Book Review | Firstborn by Lorie Ann Grover
Title: Firstborn: A Novel
Author: Lorie Ann Grover
Where does a firstborn girl fit in a world dominated by men?
When Tiadone was born, her parents had two choices: raise their daughter as male and force her to suppress all feminine traits, or leave her outside the community to die in the wilds. Now, as the first female living as male in her village, Tiadone must prove her father didn’t make a mistake by letting her live. As her time of male initiation approaches, Tiadone desperately wishes to belong, and be accepted in her world—though at every step it appears the Creator allows traditional feminine gifts and traits to emerge, as well as cursing her with a singing bird the ruling culture sees as a sign of the devil.
Worse, as Tiadone completes her initiation rites, she finds she is drawn to her male best friend and patrol mate in ways that are very much in line with the female gender.
Confused and desperate, Tiadone tries to become what she must be while dealing with what she indeed has become: a young woman who may be able to free her people from despotic rule and allow the Creator’s name to be sung once more.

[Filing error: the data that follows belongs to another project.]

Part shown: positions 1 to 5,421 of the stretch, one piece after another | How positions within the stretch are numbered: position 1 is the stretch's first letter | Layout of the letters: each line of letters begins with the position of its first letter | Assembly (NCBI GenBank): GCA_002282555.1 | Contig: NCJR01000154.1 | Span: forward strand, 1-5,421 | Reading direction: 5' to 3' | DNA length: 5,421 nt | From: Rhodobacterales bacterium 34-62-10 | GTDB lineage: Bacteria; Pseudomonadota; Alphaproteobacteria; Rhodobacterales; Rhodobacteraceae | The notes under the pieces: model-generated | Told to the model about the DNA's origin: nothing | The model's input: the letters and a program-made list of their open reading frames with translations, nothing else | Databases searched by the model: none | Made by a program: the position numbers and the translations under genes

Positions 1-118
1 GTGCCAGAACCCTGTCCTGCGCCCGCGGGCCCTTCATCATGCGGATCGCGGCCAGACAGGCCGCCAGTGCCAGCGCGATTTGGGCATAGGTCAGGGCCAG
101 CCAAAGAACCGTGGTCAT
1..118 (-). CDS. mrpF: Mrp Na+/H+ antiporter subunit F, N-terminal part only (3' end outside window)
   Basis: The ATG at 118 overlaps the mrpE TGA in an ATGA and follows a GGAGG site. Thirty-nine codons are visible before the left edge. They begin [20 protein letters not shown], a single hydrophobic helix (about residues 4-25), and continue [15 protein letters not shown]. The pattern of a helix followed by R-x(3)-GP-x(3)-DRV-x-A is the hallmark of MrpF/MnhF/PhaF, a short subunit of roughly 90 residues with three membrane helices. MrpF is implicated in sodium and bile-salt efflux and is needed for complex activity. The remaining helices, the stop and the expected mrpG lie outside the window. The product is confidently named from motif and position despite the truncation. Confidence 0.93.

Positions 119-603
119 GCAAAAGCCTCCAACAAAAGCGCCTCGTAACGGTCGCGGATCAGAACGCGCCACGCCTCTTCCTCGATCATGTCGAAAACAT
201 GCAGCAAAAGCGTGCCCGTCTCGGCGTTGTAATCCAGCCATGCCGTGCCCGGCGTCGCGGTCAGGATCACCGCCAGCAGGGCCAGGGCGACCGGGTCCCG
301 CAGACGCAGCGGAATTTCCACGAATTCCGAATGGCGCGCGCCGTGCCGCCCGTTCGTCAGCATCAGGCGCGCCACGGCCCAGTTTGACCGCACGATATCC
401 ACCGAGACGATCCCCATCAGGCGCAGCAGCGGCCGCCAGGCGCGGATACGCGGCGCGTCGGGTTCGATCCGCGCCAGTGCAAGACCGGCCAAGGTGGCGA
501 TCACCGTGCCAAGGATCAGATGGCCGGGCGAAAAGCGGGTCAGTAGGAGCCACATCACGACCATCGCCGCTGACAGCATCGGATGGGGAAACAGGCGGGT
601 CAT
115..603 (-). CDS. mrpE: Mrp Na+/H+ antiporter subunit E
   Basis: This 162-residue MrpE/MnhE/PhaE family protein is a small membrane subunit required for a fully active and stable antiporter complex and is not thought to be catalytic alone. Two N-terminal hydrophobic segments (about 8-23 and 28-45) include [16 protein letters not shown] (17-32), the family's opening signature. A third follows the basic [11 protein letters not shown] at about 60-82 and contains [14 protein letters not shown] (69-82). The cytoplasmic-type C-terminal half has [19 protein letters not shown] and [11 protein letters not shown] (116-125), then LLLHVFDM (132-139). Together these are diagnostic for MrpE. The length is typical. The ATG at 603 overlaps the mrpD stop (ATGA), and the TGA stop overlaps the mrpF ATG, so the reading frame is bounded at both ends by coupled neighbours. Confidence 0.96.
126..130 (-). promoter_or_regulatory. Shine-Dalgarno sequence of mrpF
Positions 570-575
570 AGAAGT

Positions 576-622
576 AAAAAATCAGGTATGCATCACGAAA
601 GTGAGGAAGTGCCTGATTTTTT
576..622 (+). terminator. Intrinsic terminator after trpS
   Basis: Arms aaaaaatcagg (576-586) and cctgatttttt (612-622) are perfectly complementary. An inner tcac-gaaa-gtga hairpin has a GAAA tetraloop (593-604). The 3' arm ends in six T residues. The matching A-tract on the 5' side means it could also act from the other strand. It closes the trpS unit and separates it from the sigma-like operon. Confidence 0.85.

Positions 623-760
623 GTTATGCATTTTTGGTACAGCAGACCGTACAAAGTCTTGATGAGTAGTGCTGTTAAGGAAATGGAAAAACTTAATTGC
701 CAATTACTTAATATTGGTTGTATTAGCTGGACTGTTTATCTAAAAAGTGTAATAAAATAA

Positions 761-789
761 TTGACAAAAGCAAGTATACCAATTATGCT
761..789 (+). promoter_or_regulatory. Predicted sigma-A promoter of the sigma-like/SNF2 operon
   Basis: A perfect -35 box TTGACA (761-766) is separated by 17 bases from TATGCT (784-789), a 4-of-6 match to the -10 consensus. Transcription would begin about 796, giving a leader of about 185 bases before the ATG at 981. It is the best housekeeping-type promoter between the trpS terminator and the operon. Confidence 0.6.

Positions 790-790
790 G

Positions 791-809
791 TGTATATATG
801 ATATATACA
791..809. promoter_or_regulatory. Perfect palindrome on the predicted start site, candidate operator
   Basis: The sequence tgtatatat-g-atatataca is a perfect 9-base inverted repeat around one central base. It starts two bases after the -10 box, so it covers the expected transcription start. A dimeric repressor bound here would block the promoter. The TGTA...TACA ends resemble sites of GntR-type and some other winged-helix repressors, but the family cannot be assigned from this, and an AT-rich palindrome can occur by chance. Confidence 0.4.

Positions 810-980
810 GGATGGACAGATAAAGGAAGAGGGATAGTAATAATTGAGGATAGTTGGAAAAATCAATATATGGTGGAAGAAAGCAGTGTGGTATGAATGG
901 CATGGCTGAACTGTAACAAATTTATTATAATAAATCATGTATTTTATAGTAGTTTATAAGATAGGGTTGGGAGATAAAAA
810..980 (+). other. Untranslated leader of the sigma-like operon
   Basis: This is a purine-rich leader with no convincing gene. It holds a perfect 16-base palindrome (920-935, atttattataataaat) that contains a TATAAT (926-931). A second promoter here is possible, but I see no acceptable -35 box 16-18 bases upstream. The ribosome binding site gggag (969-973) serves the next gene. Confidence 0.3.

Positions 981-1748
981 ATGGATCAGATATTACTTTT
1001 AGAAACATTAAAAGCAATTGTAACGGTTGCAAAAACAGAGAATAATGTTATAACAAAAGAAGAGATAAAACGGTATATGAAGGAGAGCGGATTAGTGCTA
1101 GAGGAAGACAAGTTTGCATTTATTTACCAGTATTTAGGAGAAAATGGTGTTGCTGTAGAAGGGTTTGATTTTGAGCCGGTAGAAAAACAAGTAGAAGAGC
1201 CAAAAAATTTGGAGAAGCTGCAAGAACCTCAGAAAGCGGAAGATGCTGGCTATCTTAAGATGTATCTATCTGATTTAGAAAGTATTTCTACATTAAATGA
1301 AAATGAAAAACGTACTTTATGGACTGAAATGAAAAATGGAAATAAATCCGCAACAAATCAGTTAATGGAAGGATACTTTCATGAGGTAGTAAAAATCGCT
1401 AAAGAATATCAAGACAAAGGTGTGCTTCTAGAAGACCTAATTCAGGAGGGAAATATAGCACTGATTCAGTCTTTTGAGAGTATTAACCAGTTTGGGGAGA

I was immediately pulled into Firstborn with my heart strings tugged. I always have mixed feelings about starting a book that makes me want to cry right from the beginning. Thankfully, those emotions were just in the first chapter and occasionally throughout the book, but nothing too overwhelming.
I really enjoyed Firstborn for a Young Adult book. The pacing works because of the audience it’s trying to reach. Things move quickly which is pretty typical of young adult books. The author covers a year of time within 292 pages, but I think she manages to capture the development of the main character, Tiadone, very well. The idea of a society that is being ruled by a conquering nation that doesn’t allow the first born to live if it is born a girl is intriguing, but the idea of them allowing a girl to be declared a male and raised as a male in order to live is brilliant. I love how Grover showed the emerging femininity that Tiadone experienced throughout the book. It was subtle and she didn’t always notice it herself, but as a reader you knew exactly what was happening.
I wasn’t sure how Firstborn would end. I wanted things to work out for Tiadone but I didn’t see how they could. I don’t want to do any spoilers here, but I was satisfied with how things worked out, though there are so many questions that I have. Sometimes you feel completely dissatisfied with a book if you have too many questions afterward, but this time I’m okay that they’re not answered. I can fill in those blanks myself. I am hoping there is a sequel in the future. I would really love to pick up with Tiadone and see how things progress with her. I’m really hoping there are plans for it.